Rust-Oleum Mystery Box Challenge

Hello friends! I don’t know about you, but I am ready for spring. I’ve already started decorating our living room and kitchen for the season, so that’s what I want to give you a sneak peek at today.

I recently had the opportunity to be a part of the Rust-Oleum® Mystery Box Challenge happening over at the Creator’s Studio. If you love DIY projects, you need to check out this site. There’s a ton of information and inspiration, as well as fun projects and free giveaways going on all the time.

The Mystery Box Challenge involved Rust-Oleum sending me a box of goodies, which I had to use to create something unique. In my kit, I received a small, unfinished planter box, Varathane® Wood Stain in Golden Oak and Wood Grain Enhancer, and some other odds and ends I could choose to use to decorate the box.

Here’s what I crafted from my mystery kit:

Step 1

I used the wire brush in my kit to “open up the grain” on the wood planter box by brushing, in the direction of the grain, all sides of the box. More brushing will equal a more pronounced effect, less will be more subtle.

Step 2

I applied the Varathane Golden Oak stain to my box. I often use a paintbrush to apply stain. I also like to coat it on nice and thick, letting it soak in for about 2-3 minutes before wiping it off with a lint-free cloth. I find this gives the best uniform, rich color. Too often, folks make the mistake of applying stain sparingly and wiping it off too quickly, which can lead to an uneven finish.

Step 3

After the stain was dry to the touch (about an hour), I applied the grain enhancer. I used a rag to wipe it into the grain of the wood, working in the opposite direction of the grain. I wiped off the excess with a dry rag.

Step 4

Time to decorate and personalize! I taped off the corners of the box using painters tape.

Then I applied two coats of aged bronze paint. I like Modern Masters® Statuary Bronze metallic paint color.

After that, I used bronze upholstery nails I had left over from another project to decorate the edges.

Finally, I filled the center with floral foam and stuck in a few sprigs of faux greenery I got at Hobby Lobby.

Tip: Use an electric bread knife to trim foam for a quick, clean edge.

Done! I placed my new planter box on a side table in our living room.

What do you think of my project? I hope this inspires you to think spring!


Tale of a tired china cabinet (a furniture redo)

Hello friends! I hope you’re staying warm. We’ve been experiencing very cold temps here in Pennsylvania. Bring on spring!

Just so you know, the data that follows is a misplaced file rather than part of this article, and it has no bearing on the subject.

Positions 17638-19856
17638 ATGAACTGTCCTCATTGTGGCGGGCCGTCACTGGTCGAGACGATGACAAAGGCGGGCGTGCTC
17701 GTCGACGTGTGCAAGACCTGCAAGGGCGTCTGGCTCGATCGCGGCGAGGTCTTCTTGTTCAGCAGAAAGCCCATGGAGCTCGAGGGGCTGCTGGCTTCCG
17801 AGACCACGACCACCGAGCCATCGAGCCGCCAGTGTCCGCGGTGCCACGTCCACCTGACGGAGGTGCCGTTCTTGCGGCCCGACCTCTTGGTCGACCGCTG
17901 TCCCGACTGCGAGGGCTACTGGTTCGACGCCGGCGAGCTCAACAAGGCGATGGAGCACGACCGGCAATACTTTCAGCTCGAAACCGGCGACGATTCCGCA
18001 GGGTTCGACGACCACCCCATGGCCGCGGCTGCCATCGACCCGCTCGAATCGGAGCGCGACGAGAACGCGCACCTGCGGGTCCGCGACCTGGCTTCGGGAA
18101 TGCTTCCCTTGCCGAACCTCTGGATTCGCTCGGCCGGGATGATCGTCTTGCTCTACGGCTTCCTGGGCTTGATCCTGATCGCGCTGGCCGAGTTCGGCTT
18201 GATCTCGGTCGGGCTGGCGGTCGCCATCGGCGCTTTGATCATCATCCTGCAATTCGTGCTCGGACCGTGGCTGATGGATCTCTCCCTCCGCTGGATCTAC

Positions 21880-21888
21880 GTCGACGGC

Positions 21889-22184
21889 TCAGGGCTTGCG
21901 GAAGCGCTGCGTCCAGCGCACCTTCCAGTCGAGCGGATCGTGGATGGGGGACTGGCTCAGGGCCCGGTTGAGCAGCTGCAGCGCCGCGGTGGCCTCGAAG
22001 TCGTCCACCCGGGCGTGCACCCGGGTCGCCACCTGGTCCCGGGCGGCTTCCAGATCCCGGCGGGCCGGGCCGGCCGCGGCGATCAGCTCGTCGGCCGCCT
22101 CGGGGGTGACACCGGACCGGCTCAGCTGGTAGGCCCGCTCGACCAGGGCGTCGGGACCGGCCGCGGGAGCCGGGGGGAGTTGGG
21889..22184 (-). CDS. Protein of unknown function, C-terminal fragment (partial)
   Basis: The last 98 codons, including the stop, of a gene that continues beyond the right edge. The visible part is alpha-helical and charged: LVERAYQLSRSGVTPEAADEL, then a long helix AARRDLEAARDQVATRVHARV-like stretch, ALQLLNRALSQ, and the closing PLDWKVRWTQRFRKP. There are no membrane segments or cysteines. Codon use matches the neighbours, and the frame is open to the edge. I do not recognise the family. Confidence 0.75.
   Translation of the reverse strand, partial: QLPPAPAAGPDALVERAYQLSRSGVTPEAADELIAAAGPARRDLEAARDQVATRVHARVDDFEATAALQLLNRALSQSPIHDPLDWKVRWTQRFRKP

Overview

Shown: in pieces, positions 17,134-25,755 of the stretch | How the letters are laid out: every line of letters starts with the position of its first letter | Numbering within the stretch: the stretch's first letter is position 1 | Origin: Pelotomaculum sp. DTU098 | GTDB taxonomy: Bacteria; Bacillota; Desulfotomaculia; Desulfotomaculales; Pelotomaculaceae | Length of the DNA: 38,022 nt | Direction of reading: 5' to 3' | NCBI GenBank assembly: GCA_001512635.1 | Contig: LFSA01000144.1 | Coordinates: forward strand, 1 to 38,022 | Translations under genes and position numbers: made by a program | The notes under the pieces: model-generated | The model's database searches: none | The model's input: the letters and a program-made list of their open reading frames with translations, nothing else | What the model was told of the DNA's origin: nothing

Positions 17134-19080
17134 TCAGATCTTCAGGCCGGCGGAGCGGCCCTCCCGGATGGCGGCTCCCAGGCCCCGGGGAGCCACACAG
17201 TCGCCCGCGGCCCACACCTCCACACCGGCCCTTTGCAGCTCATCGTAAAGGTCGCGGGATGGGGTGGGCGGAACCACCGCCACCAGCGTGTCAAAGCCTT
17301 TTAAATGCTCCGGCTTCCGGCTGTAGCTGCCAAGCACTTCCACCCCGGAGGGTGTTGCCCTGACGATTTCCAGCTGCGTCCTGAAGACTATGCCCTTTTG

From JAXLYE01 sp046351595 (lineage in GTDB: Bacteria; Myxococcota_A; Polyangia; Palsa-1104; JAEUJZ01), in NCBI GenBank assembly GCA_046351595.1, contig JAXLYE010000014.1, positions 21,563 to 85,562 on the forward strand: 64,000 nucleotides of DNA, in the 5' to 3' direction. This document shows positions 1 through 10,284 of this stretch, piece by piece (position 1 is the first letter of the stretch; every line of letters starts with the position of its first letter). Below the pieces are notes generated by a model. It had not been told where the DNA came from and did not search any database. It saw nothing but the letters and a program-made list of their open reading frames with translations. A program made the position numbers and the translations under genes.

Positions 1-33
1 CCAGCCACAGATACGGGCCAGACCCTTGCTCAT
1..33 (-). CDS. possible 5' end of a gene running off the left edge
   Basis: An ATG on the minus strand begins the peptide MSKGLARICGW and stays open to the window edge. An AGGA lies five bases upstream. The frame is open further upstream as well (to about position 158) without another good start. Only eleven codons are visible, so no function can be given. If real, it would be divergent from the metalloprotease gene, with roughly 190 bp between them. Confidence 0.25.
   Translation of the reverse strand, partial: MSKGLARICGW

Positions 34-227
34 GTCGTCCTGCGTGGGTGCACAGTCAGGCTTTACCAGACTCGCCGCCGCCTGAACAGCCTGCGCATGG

Today I wanted to share a sneak peek at my next furniture project. I found this china cabinet – or buffet and hutch, whatever you call it – on Craigslist for $40.

We had to drive a little over an hour to pick it up with our trailer, but it was worth it. It’s a solid piece with a traditional design that’s not too fussy … right up my style alley.

I have visions of this piece completely redone and sitting in my dining room. Here is the finish I am going to try and replicate:


The cabinet has some interesting neoclassical features, such as the lions head hardware. If I had to choose a style that I lean toward, it would be traditional. Traditional furniture takes inspiration from English and French styles of the 18th and 19th centuries such as Baroque, Rococo, Romantic and Neoclassical. In my home, I prefer furniture with less ornate details, but I do appreciate substantial pieces that showcase good craftsmanship and quality materials.

Matt thinks I should keep the lions head knobs. If I do, maybe I’ll spray paint them a darker bronze color. What do you think? Should I change out the hardware … keep it and spray paint it … or leave it alone?

The silverware drawer is felt-lined, which is kind of cool. It just needs a good cleaning.

Here are some of the products I’m using to refinish the piece.

Stay tuned for progress on this project coming soon!

Have you ever defined your own furniture style? The following article may help provide some clarity:

Last-minute DIY gift idea

Hello friends! I hope you are enjoying this wonderful Christmas season. We are, for sure, although I wish (as usual) I was a little more prepared.

Today I wanted to share with you a quick, easy and inexpensive holiday gift you still have time to whip up for the folks on your list. 😉

You can knock about 10 of these out in less than 3 hours.

Step 1: Order 1-hour prints from

You can pick up a copy of the free printable I used here. I also like to browse Pinterest for “Free holiday printables.” I chose 4×5.3″ prints at about 6 cents apiece. I rounded the edges of each print with scissors.

Step 2: Find a scrap board to use for the backs of the signs.

I chose these 2×6″ scrap boards from my garden shed.

Step 3: Cut 2×6″ boards to length on a miter saw.

This size is perfect because you don’t have to rip off any of the width. You only need to cut the pieces length-wise.

I cut my pieces about 6.5 inches long. (My prints were 4×5.3″ – or true digital size.) After cutting, I cleaned off the boards really well to prepare them for stain.

Step 4: Stain the pieces.

I chose Varathane® Wood Stain in Briarsmoke.* I like to brush stain on and allow it to soak in for a good two minutes before wiping any excess off. It creates a more uniform, rich color.

Step 5: Sand the edges of each piece.

This will give the blocks a weathered appearance and smooth any rough edges. I used an orbital sander for this step to help speed things along.

Step 6: Adhere the prints to the wood blocks using Mod Podge® matte water-based sealer. 

This part always makes me nervous, but the sealer dries clear. I promise. 😉

Done! The wood plaques stand up nicely on their own, making them cute decorations for window sills and tabletops at Christmastime.

Have you DIYed any gifts this holiday season? I’d love for you to share your project(s) in a comment.

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